Simple Technique For Proving Pixel For Pixel Theft Of Merch By Amazon Designs

As a person that has had a #1 selling tee shirt design on the Merch By Amazon platform, I can attest to the fact of people stealing designs via the pixel for pixel method. It can be very frustrating and the simple fact is that you don’t always know how Amazon will handle this from day to day or case to case.

Sure there is copyright law but having a copyright and enforcing a copyright are two different things. It gets really muddy when Amazon is involved. It is more about how Amazon enforces copyright and in this post I want to show a simple, 1 minute or less technique that probably 99.9% of the people are not using that might just sway Amazon to rule in your favor when and if one of your tee shirt designs are hijacked.

Copyright

Before we begin, I want to cover some basics on copyright ( and I need to fill some space in this post)

You can download a copy of the copyright basics from the official government copyright site here:

https://www.copyright.gov/circs/circ01.pdf

Straight from the government:

“Copyright is a form of protection provided by the laws of the United States (title 17, U.S.Code) to the authors of “original works of authorship,” including literary, dramatic, musical, artistic, and certain other intellectual works”

So your original tee shirt design would fall under artistic works.

Again straight from the government:

“Copyright protection subsists from the time the work is created in fixed form. The copyright in the work of authorship immediately becomes the property of the author who created the work”

So if you are sitting at your laptop at 2AM and create a tee shirt design, it is automatically copyrighted to you.

Publication is no longer the key to obtaining federal copyright as it was under the Copyright Act of 1909.”

When you create a design, you don’t have to do anything to get it copyright like people had to do in the past.

Copyright is what we are going to use to help prove to Amazon that we were the creator of a design and legal copyright holder in the event that we have people stealing our designs.

Using Copyright Symbol In Our Designs

“The use of a copyright notice is no longer required under U.S. law, although it is often beneficial.”

This is what we are going to do because as it said, it is beneficial.

“Form of Notice for Visually Perceptible Copies

The notice for visually perceptible copies should contain all the following three elements:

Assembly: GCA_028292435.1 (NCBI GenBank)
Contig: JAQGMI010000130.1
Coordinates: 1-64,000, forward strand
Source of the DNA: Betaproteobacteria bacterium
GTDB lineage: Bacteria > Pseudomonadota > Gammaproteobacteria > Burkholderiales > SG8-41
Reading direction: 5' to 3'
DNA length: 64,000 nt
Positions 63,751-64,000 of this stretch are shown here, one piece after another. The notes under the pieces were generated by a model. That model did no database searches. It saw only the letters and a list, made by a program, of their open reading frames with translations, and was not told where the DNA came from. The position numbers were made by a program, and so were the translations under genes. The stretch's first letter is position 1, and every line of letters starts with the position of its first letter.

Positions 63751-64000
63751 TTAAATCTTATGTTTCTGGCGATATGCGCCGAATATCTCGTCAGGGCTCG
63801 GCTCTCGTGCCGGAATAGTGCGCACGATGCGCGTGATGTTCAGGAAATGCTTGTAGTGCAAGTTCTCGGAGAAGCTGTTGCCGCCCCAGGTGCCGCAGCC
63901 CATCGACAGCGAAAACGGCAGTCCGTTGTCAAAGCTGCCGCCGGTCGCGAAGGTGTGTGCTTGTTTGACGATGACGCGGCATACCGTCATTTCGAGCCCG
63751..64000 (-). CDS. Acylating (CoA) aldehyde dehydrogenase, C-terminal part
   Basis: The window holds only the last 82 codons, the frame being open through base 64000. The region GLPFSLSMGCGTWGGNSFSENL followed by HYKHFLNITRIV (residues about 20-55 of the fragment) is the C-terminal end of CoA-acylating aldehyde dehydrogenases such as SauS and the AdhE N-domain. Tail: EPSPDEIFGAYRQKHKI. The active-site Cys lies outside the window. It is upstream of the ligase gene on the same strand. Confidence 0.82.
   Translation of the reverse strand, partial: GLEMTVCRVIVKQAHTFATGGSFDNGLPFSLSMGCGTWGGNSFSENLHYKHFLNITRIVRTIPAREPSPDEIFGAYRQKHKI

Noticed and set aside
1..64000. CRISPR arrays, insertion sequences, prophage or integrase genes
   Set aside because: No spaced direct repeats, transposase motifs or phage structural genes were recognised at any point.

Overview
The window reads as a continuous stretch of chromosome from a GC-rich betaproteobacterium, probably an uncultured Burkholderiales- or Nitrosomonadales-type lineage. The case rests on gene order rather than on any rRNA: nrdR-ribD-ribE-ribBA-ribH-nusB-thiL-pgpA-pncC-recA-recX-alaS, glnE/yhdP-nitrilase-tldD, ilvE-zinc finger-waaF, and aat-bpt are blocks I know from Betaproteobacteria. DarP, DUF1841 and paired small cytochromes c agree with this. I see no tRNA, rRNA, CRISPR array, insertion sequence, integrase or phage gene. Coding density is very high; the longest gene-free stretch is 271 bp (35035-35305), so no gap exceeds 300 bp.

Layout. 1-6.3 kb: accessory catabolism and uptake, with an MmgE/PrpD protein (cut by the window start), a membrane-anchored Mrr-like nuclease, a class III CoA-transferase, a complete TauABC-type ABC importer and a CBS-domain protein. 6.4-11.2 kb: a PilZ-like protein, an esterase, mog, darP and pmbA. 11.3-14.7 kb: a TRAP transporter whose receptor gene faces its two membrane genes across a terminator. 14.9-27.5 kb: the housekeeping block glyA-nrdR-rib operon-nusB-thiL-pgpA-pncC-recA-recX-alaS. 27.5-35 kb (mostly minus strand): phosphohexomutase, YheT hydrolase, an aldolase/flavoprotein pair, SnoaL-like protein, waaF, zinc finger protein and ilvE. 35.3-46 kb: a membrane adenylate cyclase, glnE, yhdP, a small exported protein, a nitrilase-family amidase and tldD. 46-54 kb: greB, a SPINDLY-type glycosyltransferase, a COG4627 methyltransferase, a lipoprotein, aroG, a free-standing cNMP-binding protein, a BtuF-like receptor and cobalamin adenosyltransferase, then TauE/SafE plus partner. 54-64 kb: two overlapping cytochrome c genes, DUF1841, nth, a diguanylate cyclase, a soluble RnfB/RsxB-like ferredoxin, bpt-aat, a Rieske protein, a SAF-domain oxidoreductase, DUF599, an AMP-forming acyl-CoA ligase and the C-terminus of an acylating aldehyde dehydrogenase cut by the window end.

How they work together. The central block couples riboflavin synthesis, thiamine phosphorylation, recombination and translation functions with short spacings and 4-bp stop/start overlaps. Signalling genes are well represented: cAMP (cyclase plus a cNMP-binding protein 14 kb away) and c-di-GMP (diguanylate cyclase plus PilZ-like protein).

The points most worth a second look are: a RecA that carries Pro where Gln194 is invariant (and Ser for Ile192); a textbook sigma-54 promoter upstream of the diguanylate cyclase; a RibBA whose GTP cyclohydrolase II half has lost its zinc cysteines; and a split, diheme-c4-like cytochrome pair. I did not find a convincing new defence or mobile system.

1 The symbol © (the letter C in a circle), or the word “Copyright,” or the abbreviation “Copr.”; and

2 The year of first publication of the work. In the case of compilations or derivative works incorporating previously published material, the year date of first publication of the compilation or derivative work is sufficient. The year date may be omitted where a pictorial, graphic, or sculptural work, with accompanying textual matter, if any, is reproduced in or on greeting cards, postcards, stationery, jewelry, dolls, toys, or any useful article; and

3 The name of the owner of copyright in the work, or an abbreviation by which the name can be recognized, or a generally known alternative designation of the owner.

Example: © 2011 John Doe”

Do you have a copyright notice on any of your stolen designs? I am guessing 99.9% of the people reading this don’t.

Adding Copyright Notices

We are going to add copyright notices to all our designs. This will not take away anything from the design because outside of the Merch world it is common practice for all companies to place copyright and trademark symbols on their products.

Image if I have someone steal my design pixel for pixel, it will also contain my copyright notice. When I contact Amazon, it is a slam dunk case when the image of the other Merch seller says

Copyright Jason Wilkey 2017

The common practice is to place the notice at the bottom of the image. I simply have this notice saved on my desktop and drag it to the template just prior to saving the image to be uploaded. This might require changing the text color or resizing it slightly, but this should take less than 30 seconds.

Now I would guess that some of the design thieves might get wise to this, so to have a little fun, we can actually move this into the body of the design and use it to delete out some areas of color ( this is easier to see on the video) Basically you can have “hidden messages” with your designs. ( this is also fun to do with other text messages if you are immature and sophomoric like me)

This video show what I am talking about

 

Conclusion

While we don’t know for sure what Amazon will do in every case, by adding the copyright notice to every image we create ( which we are legally entitled to do) , this is almost absolute proof that you own the image design and  i would believe that Amazon would be hard pressed to deny this.

This is a very simple technique that most people overlook because it is not something we are use to doing as opposed to traditional businesses. Take the extra minute or so to include this and add some protection to your designs. 

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